Gentrification is not a new idea. It was once called urban development before that name grew increasingly unjust. It was political pandering to appease sheltered suburbanites while making it seem like help is coming to urban neighborhoods. Director Josh Atkinson delivers an atmosphere of pure paranoia panic in Displaced.
In recent years, gentrification has gotten more persistent. Higher-income tenants move into drastically changed urban neighborhoods, forcing many residents to relocate. Unable to sustain their former lifestyles, vacating tenants uproot their entire lives to settle in places they can afford. The result is living with the fear of having it happen all over again. Now, what if your new neighbors want to evict you from your body instead?
Displaced tells the story of Nate (Philip Jayoni), a young reclusive social worker. He is great with kids that are in the foster system, but terribly awkward when it comes to anyone else. Nate seeks to piece together the events of his own traumatic youth when his parents led an extremist cult. His memories from his time in the Temple of the Jackal cult haunt his nightmares. Through years of recovery, Nate continues to struggle with what is real and what isn’t.
Nate’s parents didn’t fare so well and never made it out from the police raid that disbanded the cult. Now, Nate maintains a low profile in his Grandmother’s (Hope Harley) Brooklyn apartment building. Desperately afraid of the cult’s resurgence, he rigs cameras throughout the other tenants’ apartments, bringing a new layer to the idea of “fear thy neighbor.”
The worlds Atkinson builds for Nate, both inside his apartment and inside his head, are superb. The viewer starts to feel how trapped Nate is through seeing the hieroglyphic-like wallpaper that adorns his apartment and witnessing his caginess toward pursuing relationships. The security camera aspect challenges the audience with Nate’s awareness of his own paranoia.
When a vacancy in the building suddenly arises, wholesome Midwesterners Heather and Lucas (Megan Fitzgerald and Josh Atkinson) jump at the opportunity. They secure the space before the sign can even go up. Nate’s suspicions of the building’s first white occupants begin when Lucas sleepwalks through the building. The result finds Lucas meandering around Nate’s apartment. As Nate tries to escort him out, Lucas grabs a knife. Standing over a cowering Nate, Lucas utters a line Nate hasn’t heard since he was a child.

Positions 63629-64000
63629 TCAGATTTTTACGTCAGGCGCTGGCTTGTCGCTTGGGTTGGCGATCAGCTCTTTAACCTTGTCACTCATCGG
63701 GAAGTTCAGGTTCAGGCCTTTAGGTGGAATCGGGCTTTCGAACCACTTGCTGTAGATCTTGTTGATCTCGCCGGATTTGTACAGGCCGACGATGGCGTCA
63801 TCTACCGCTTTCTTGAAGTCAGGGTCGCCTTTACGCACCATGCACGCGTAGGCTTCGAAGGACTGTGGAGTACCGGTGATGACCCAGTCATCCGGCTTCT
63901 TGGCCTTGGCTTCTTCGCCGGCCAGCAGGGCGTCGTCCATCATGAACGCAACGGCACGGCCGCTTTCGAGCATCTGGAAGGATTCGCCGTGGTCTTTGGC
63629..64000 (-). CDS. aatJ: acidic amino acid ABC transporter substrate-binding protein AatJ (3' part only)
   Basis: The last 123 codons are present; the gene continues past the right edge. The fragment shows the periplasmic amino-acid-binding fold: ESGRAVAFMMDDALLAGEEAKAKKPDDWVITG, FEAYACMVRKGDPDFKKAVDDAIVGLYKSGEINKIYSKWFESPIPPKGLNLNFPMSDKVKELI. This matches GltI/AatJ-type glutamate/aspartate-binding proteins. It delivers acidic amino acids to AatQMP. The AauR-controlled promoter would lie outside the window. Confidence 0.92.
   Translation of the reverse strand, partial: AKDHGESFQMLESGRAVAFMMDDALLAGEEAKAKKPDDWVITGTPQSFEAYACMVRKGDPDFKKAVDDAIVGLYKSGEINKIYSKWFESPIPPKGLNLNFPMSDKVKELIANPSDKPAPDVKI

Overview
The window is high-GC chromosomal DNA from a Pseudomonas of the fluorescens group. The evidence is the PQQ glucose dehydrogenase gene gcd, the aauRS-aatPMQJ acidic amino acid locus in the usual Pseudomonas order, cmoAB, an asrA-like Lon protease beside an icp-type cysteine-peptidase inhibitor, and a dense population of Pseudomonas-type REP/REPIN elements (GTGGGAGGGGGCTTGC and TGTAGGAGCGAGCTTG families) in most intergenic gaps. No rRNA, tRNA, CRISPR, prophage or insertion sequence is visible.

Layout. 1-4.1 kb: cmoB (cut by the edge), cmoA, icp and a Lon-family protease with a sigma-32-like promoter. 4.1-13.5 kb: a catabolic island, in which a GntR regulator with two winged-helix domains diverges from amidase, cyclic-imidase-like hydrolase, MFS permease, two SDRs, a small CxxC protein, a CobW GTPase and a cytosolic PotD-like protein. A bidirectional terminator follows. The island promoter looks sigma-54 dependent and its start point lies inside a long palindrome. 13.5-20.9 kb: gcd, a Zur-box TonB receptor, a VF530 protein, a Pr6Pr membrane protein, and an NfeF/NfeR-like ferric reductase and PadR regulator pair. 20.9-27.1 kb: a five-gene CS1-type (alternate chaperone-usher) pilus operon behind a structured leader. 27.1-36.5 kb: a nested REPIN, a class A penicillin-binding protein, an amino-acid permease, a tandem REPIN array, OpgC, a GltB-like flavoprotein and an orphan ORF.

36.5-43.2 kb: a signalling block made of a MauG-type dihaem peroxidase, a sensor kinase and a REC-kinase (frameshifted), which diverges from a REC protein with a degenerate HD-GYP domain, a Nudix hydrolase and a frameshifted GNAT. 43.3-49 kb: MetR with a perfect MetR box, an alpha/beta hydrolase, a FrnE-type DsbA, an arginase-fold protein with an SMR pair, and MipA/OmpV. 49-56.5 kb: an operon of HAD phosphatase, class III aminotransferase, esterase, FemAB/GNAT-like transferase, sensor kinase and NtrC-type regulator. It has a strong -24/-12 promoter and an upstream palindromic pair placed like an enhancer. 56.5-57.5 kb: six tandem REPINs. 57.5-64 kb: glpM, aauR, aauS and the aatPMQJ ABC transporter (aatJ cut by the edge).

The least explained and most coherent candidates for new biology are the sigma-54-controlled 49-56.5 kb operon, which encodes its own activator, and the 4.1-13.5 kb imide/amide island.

Atkinson puts an interesting spin on Displaced by introducing Lucas and Heather to an urban neighborhood. It makes for a fascinating scenario, like if the family in Get Out came to meet their daughter’s boyfriend instead of the reverse. It’s supremely entertaining watching Lucas and Heather psychologically tangle Nate’s carefully arranged world. Their methodical steps further muddy the viewer’s ability to decipher if Nate still has his wits about him.
Nate begins to break. Every time he thinks he has proof that his neighbors are the psychotic cultists he thinks they are, his evidence isn’t exactly as he recalls it. Trying to steer through his memories of what’s true while not being able to trust his eyes proves increasingly difficult. Nate loses the help of his friend, Jasmine (ShaQuanna Williams), who begins to see the more manic side of him. As isolative as he feels in his life prior to the arrival of his neighbors, he becomes more outgoing. He seeks more answers after the only person he feels a connection with is gone.
It’s a fantastic sense of doubt Atkinson creates for his viewers, subtly playing with Nate’s fragile sense of sanity in a near Lovecraftian manner. Paranoia, insecurity, and fear drive him to overcome his solitary lifestyle and find answers. This conflicts with how his neighbors already perceive Nate to be. The odds are always being stacked against Nate no matter what he does or how he acts. This makes for a fun and anxious environment for viewers watching Jayoni work.
What’s more unique to Displaced may be Atkinson’s personal history with cults. His father, a Christian all his life, changed his views after finalizing his divorce. The sect then sought to recruit Josh as well. In a statement on the Displaced website, Josh writes, “Incrementally he fell in more and more with a sect of fundamentalist Christians who attempted to separate me from the rest of my family. Specifically, they tried to convince me that my mother and sister were in league with the devil for divorcing my father.” He continues,
I haven’t spoken to my dad in seventeen years and I don’t know if he is, in fact, still alive. But I have thought a great deal about his mental state and developed a certain kind of sympathy for him. Through writing and directing this film, I’ve come to understand how isolated someone would have to feel in order to join a cult. I think my father felt profoundly alone.
Inspired by the works of Krzystof Kieślowski, Displaced contains many of Kieślowski’s recurring themes of paranoia and voyeurism in urban environments. There’s a strong Rosemary’s Baby vibe on the film, as well. As his neighbors get closer to bringing the cult’s leader back through Nate, the comparisons become greater.
I thoroughly enjoyed Displaced. It is a bit rough around the edges, but this is Atkinson’s directorial debut. And what he carves out here is a fun, creepy, and satisfying urban horror story. The cast is also relatively new. They go through bouts of stiffness, but it’s not often, and they remain charming. Plus, the story itself is solid and told with well-paced tension throughout. Atkinson has a distinct idea of what is important throughout Displaced, moving the movie along with lucidity and precision.
Displaced will have its world premiere at this year’s all-virtual Salem Horrorfest during its first weekend beginning October 2nd.